The Bambina returns
I had a love hate relationship with my Fiat 500 'Bambina'. Got knows what possessed me to possess it in the first place. It was frighteningly underpowered for Auckland's motorway system. It was reliably unreliable.
But it was cute and repairs were easy. For fun one weekend I dropped the motor out of the rear compartment using nothing more than a few spanners and large piece of 4x2. I could remove the entire engine by hand - it weighed less (when detatched from the gearbox) than the motor of my Norton Dominator motorcycle which had the same engine displacement (5oocc).
I have fond memories of driving the Bambina along the sand at Uratiti beach just north of Waipu with the canvas top rolled back. I could stand up in my budgie smugglers and drive the thing with my reedy body poking up through the sunroof cavity like the commander of a Carro d'assalto Fiat 3000 invading Ethiopia in 1935. I terrified my girlfriend and seagulls alike in search of a nice quite spot where we could work of our future melanomas. The car was so light it barely left tracks in the compacted sand.
The car didn't have a radio (or a heater - or anything other than the bare essentials). It sounded like a sewing machine. But it was thriftier than my other vehicle of the time (a Wolsely 6/110).
I loved it.
Including the cost of buying the car ($100) I spent about $250 in total - including fuel - during the whole time I owned it.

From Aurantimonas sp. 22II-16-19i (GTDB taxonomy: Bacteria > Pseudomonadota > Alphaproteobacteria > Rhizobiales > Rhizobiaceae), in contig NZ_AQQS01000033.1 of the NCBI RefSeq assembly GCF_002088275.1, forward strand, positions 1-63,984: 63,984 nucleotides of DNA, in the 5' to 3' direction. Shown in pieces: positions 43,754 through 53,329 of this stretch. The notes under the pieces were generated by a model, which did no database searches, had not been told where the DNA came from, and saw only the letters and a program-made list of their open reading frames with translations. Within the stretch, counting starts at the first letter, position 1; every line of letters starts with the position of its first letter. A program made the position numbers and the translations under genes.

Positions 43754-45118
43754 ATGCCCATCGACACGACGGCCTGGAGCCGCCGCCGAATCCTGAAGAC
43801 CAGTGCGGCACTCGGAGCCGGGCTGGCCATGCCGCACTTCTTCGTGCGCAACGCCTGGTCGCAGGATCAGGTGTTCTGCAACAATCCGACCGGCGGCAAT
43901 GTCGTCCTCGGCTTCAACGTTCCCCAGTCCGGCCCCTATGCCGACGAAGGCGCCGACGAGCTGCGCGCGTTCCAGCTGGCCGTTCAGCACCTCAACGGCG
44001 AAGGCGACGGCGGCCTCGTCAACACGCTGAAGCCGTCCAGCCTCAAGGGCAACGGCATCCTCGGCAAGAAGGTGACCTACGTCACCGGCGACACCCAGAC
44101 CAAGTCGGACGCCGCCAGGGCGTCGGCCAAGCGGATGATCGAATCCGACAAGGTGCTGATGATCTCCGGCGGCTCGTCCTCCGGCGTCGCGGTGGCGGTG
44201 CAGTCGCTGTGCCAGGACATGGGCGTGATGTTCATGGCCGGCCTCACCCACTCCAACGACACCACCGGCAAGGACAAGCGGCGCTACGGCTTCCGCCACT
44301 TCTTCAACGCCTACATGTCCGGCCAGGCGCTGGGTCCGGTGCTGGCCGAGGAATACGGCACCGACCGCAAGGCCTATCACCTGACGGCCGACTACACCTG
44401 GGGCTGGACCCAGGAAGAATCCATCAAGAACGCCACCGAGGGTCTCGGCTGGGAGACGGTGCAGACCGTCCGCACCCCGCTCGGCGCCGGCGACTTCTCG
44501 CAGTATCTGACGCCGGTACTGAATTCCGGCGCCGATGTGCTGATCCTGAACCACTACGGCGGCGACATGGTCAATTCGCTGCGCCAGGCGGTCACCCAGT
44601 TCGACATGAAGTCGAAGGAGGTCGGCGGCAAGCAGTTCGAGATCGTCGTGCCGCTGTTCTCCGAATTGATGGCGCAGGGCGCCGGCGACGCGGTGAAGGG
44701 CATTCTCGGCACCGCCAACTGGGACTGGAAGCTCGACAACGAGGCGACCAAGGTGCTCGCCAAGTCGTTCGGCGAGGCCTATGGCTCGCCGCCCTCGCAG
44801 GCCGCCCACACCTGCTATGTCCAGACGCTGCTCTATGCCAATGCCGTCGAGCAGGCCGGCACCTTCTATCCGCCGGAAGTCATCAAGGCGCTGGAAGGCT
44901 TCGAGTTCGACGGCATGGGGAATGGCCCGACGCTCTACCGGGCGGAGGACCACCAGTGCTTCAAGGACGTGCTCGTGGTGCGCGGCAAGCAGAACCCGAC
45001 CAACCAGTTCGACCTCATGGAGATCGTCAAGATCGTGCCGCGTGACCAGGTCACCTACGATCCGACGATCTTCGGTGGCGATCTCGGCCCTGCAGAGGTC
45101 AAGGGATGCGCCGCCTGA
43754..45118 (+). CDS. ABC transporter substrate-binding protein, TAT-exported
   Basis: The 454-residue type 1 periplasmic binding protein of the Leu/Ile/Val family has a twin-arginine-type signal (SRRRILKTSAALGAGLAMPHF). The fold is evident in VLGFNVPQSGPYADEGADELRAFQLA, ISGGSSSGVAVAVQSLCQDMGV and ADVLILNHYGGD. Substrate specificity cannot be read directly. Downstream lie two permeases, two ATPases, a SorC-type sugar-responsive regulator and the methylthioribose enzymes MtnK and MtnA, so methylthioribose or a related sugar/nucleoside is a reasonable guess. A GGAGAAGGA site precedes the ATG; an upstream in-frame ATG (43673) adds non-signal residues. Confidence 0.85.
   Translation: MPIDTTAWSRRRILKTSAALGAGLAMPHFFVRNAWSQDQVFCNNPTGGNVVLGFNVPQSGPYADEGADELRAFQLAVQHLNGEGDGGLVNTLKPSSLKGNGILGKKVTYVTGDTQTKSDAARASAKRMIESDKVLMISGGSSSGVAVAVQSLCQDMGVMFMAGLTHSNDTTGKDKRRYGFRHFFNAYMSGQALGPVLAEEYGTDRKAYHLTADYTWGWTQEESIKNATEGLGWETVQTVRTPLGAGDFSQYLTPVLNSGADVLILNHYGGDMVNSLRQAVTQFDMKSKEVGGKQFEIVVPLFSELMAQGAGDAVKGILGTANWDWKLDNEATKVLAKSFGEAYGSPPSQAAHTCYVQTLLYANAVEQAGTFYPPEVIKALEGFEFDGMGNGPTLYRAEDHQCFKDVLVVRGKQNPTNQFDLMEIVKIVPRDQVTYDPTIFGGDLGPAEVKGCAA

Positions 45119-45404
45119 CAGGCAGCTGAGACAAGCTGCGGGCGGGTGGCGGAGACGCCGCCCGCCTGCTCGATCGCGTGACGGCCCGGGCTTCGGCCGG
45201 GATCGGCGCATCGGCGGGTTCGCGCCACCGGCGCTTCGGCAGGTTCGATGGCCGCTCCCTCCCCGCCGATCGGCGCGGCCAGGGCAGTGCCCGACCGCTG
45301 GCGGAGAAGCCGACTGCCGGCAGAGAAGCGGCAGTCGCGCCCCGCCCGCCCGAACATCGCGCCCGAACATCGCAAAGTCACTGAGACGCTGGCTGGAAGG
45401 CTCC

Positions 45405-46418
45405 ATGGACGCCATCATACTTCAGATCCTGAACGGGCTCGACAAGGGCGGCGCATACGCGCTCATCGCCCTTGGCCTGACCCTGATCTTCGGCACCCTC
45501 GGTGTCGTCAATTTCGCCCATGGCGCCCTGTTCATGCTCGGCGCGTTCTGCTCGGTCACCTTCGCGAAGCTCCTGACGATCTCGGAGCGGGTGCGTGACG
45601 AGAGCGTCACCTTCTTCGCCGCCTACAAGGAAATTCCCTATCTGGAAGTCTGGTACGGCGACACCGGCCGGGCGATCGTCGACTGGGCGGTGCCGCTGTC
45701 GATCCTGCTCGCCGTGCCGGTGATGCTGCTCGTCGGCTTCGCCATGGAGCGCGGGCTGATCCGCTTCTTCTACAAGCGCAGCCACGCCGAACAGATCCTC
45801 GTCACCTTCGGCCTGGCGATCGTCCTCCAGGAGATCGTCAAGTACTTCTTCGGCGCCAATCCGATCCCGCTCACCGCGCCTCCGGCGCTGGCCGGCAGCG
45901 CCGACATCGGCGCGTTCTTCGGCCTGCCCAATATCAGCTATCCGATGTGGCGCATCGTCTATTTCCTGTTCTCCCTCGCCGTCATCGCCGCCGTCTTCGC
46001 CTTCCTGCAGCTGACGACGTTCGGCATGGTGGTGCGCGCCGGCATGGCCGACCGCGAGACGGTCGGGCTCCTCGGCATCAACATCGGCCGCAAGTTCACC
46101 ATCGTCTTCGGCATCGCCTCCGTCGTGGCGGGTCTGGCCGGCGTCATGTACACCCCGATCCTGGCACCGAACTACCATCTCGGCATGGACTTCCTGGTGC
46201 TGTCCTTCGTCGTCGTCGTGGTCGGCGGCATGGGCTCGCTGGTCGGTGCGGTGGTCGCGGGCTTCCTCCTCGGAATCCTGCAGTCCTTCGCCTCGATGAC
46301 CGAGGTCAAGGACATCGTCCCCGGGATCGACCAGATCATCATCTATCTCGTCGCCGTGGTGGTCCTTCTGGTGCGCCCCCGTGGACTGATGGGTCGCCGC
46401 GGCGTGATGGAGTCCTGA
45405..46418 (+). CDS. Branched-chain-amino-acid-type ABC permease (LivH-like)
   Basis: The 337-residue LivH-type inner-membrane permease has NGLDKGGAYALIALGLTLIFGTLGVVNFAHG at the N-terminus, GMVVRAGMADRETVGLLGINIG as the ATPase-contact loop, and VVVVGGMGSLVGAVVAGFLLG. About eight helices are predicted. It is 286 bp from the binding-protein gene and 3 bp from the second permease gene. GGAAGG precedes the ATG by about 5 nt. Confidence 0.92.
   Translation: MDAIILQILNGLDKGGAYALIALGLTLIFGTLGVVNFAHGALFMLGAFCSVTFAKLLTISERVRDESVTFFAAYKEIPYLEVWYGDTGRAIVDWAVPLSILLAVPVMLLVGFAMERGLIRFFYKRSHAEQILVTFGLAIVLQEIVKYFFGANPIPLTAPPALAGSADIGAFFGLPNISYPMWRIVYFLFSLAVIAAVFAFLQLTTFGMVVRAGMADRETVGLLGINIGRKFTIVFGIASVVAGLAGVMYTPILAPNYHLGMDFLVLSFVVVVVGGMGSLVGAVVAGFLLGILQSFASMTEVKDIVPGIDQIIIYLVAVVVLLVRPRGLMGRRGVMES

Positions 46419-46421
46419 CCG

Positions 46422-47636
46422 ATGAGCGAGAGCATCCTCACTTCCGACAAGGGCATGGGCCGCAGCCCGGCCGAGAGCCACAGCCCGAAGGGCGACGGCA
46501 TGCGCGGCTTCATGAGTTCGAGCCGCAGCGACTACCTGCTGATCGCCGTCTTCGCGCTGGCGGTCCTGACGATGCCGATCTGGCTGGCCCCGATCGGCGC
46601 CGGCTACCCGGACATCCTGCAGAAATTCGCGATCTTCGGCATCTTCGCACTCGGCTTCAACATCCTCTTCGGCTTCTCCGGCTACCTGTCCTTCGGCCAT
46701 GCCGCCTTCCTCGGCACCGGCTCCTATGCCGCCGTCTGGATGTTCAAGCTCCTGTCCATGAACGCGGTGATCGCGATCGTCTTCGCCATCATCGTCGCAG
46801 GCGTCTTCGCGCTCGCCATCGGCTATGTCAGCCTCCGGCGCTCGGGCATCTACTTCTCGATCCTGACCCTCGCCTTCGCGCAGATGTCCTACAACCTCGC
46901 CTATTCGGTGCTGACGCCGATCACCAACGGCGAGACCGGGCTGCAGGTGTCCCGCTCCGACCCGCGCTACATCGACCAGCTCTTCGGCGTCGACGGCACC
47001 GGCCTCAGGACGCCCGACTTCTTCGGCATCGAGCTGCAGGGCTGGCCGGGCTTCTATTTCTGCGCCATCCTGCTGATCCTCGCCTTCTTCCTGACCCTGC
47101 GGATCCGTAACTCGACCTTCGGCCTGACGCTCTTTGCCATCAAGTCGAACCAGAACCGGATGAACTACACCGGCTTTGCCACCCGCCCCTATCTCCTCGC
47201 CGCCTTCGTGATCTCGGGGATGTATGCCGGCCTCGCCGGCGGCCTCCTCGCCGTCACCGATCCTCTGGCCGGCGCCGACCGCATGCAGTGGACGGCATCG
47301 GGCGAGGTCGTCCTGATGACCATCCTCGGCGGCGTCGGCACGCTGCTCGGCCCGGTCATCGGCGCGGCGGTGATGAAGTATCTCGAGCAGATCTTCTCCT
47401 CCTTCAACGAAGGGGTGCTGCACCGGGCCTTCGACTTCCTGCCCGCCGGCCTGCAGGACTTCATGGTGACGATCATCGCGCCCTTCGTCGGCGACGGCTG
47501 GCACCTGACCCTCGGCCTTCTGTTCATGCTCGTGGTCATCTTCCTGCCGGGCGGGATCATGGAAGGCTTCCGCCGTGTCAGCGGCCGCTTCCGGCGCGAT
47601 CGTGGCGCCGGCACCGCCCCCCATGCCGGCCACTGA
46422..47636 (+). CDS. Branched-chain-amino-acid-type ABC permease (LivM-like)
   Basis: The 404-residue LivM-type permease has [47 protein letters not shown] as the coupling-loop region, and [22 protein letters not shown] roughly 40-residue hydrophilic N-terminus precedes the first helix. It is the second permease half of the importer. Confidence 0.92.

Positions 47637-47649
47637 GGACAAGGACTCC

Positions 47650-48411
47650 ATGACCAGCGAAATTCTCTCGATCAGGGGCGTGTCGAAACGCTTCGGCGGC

It had a nasty habit of popping the spring from the carburettor which returned the throttle. I gave up in the end and replaced the spring with a number of rubber bands courtesy of a secretary in the office where I worked.
The end came one rainy winter night. It was bucketing down - absolutely torrential rain. The candle power headlamps were barely penetrating the gloom and the already feeble brakes were soaked and virtually unstoppable. As I approached the Auckland Harbour bridge I floored the throttle (every ounce of momentum was required to cross the 1 in 2 gradient of the clothes hanger shaped structure). The rubber bands gave way in spectacular fashion and the power vanished as the tin-pot twin-pot heart puttered to a stop - starved of gas. The lamps dwindled down to embers without current to the 6v battery.
The benefit of having such a light machine was that it was no effort to push it between the posts of the overpass where traffic police now wait like carrion crows to cop miscreants. Without looking back I gingerly crossed to the other side of the road, stuck out my thumb and waited for charity to get me home.
I never saw the Bambina again. To this day I have no idea what happened to it. Reasonable to assume it was never used as a high speed getaway car though…
So I was delighted to read about Fiat's revival of the Bambina (did any other country called the cinquecento 'Bambina'?). I am certain it will find a willing audience. The success of the new Mini and Beetle prove that. We have an appetite for the familiar and evoking nostalgic emotions.
The design seems to have captured the spirit of the original and the reviews have been favourable.
Can't wait to get my hands on one.
Do they come with a sun-roof?